Skip to content, or skip to search.

Skip to content, or skip to search.

The Great Escape


On a tour of my daughter’s preschool, during the question-and-answer period, one of the fathers raises his hand. He noticed a basket of pale-yellow biscuits being passed around to the fours during snack time. “What was in those cookies? Are they organic? Do they have sugar? And are the children just, um, allowed to eat as many as they want?” The headmistress of the school looks amused. No, they are not organic. Yes, they are allowed to take as many as they want. She smiles benevolently at this father. She is used to our generation’s interest in controlling our children’s lives. I remember the parties my parents threw in Nantucket, the grown-ups eating and drinking wine in the house, sometimes spilling out into the garden to smoke, the children running around outside, in bathing suits and sweatshirts, hunting frogs, picking the petals off the yellow roses to make beds for the frogs, and no one worrying about exactly when we went to bed or what we were eating. Was that environment a little more forgiving of the alternative, of the house, the family that didn’t look quite the same? I imagine it was.

We seem to be laboring under the illusion that we can make our children’s lives perfect. And those of us who have divorced have rather spectacularly failed to create that perfect environment.

In any event, the largely unspoken taboo against divorce involves the largely unspoken accusation that you are somehow behaving recklessly toward your children. But every now and then, and in different ways, someone just says it. Which is how I find myself with my most committedly bohemian, childless friend, sitting on my sofa quoting me statistics of studies that he can’t quite name or define about how terrible divorce is for children. I look at him: a week of stubble, longish hair, corduroys. He has been working on a novel for the fifteen years since college; he still sleeps until four in afternoon; it would not be much of an exaggeration to say that his entire life is a monument to the refusal of adult responsibility, and yet even he is issuing grave warnings on parenting. (He is himself a child of divorce, which may account for his near religious zeal on the subject.) I cautiously mention that in certain instances it might be better for a child if their parents don’t stay in an unhappy situation. He quickly tells me that I am deluding myself, that this is a selfish platitude that parents always use to reassure themselves. He refers back to the sinister and shadowy studies. I would, again very cautiously, mention that my own child seems just for the moment to be thriving. But the evidence of the senses is not what is required here.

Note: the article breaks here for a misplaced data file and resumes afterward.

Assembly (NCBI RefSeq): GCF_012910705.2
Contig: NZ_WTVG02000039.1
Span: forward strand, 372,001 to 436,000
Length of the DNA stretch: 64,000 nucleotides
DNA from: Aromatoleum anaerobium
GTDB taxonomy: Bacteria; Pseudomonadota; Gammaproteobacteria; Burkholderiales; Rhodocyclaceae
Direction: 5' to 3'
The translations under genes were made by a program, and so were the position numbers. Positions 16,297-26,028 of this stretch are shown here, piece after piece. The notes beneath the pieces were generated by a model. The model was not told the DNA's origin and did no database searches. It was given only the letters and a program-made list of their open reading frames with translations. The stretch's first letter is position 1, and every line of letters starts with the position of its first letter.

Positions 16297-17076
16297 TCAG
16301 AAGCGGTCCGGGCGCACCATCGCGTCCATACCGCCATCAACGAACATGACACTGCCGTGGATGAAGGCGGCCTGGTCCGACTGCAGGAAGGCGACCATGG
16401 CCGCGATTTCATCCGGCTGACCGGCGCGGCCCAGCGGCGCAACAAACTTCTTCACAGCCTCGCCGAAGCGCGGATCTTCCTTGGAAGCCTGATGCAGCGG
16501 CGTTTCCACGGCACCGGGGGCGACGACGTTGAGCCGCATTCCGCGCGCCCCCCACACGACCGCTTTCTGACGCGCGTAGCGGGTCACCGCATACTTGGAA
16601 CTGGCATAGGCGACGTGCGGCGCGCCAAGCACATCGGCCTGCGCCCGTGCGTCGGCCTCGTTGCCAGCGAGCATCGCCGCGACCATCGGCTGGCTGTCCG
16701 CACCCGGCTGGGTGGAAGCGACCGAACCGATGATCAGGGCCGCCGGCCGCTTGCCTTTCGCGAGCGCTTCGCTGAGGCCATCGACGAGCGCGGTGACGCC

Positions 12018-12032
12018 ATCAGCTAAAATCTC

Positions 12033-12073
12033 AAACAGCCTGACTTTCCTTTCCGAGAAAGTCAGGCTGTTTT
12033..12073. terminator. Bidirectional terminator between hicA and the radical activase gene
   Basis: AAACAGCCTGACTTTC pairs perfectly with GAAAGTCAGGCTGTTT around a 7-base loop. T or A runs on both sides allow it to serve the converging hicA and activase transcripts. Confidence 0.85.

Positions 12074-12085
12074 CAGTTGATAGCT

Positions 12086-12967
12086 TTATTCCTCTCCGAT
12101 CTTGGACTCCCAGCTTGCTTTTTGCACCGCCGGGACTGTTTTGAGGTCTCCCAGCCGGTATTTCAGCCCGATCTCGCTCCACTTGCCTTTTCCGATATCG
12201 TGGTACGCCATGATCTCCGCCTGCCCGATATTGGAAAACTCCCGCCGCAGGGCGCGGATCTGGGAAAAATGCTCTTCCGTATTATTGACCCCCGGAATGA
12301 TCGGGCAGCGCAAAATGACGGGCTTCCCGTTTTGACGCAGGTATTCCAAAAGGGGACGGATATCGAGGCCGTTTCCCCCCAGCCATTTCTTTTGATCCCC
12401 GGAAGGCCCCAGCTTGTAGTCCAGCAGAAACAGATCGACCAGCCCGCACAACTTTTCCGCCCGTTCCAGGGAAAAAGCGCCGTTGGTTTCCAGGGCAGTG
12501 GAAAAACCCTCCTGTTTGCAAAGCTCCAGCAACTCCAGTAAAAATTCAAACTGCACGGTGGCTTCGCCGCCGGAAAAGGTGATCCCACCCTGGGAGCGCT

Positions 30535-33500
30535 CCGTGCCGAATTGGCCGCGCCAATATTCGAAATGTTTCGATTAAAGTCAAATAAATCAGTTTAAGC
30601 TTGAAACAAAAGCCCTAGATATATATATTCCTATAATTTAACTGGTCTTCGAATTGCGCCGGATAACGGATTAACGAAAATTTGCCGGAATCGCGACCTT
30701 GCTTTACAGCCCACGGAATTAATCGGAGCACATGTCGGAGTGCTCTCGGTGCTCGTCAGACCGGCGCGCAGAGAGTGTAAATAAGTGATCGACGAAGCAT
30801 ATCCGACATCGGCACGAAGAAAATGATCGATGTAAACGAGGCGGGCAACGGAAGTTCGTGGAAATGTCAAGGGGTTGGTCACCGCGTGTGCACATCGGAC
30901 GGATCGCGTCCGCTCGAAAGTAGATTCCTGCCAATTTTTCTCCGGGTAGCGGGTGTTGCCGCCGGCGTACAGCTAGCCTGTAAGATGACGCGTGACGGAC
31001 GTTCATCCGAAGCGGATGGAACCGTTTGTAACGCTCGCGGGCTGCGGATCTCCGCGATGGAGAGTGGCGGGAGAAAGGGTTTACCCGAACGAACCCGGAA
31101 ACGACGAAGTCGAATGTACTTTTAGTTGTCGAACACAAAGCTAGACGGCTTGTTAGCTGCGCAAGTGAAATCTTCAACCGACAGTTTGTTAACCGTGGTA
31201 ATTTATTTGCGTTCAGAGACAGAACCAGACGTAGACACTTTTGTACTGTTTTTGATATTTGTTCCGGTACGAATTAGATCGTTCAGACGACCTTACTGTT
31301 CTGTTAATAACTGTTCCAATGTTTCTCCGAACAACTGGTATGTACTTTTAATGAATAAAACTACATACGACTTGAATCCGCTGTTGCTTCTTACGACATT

I have no doubt that in an ideal world, a child grows up with two happy parents under one roof. But by the time you are even contemplating divorce, you are no longer living in that ideal world and probably haven’t been for a very long time. There are no true studies, of course, on the children of parents who have stayed together when they shouldn’t have, no control group to tell us about the secret damage of that situation. And then, of course, there are times when the dissolution of marriage is simply unstoppable. As the novelist Theodore Dreiser put it in a 1930 essay, “God certainly has joined some peculiar creatures.”

The reason this particular form of moralism is so pernicious, of course, is that it plays to your own deepest fears: You are failing at the one thing in the world that matters. To the outside eye, my daughter seemed to adapt fairly quickly to the new situation. She likes when her father takes her to look at the boats on the way to school; she likes when he plays cards with her for hours at a time. But it’s hard to know. She is only 3. She still believes that if you drink out of someone’s straw, you will become them. I can tell her elaborate bedtime stories about living on the moon. I can give her a big, warm, chaotic extended family. I can find her a tiny replica of a doctor’s examination table for her eleven babies. And yet I can’t give her an intact, ordinary home. Will her unorthodox childhood offer up its own consolations? I hope so.

Last New Year’s eve, even the happiest couples around me, who’ve been married for three, four, five years, seemed to be suffering a certain angst. Should they go out to a restaurant alone? Should they go to a couples’ dinner party? Should they just go to a movie and pretend that it wasn’t New Year’s Eve? There is, of course, built into New Year’s Eve, at midnight, a moment when you confront the issue of romantic intensity, the passage of time as it works on a marriage. But this year, I find myself in a slightly different world. I am walking down the street to meet a British man whom I have been seeing for about a month. He is also, by some accidental twist, the person on earth I most want to talk to. And while my life resembles in no outward form the way I would like it to look, the night is cold, the scraggly trees are glittering in the street lamps, the lights are on in the brownstones, and this is exactly the night I want to have.


Current Issue
Subscribe to New York

Give a Gift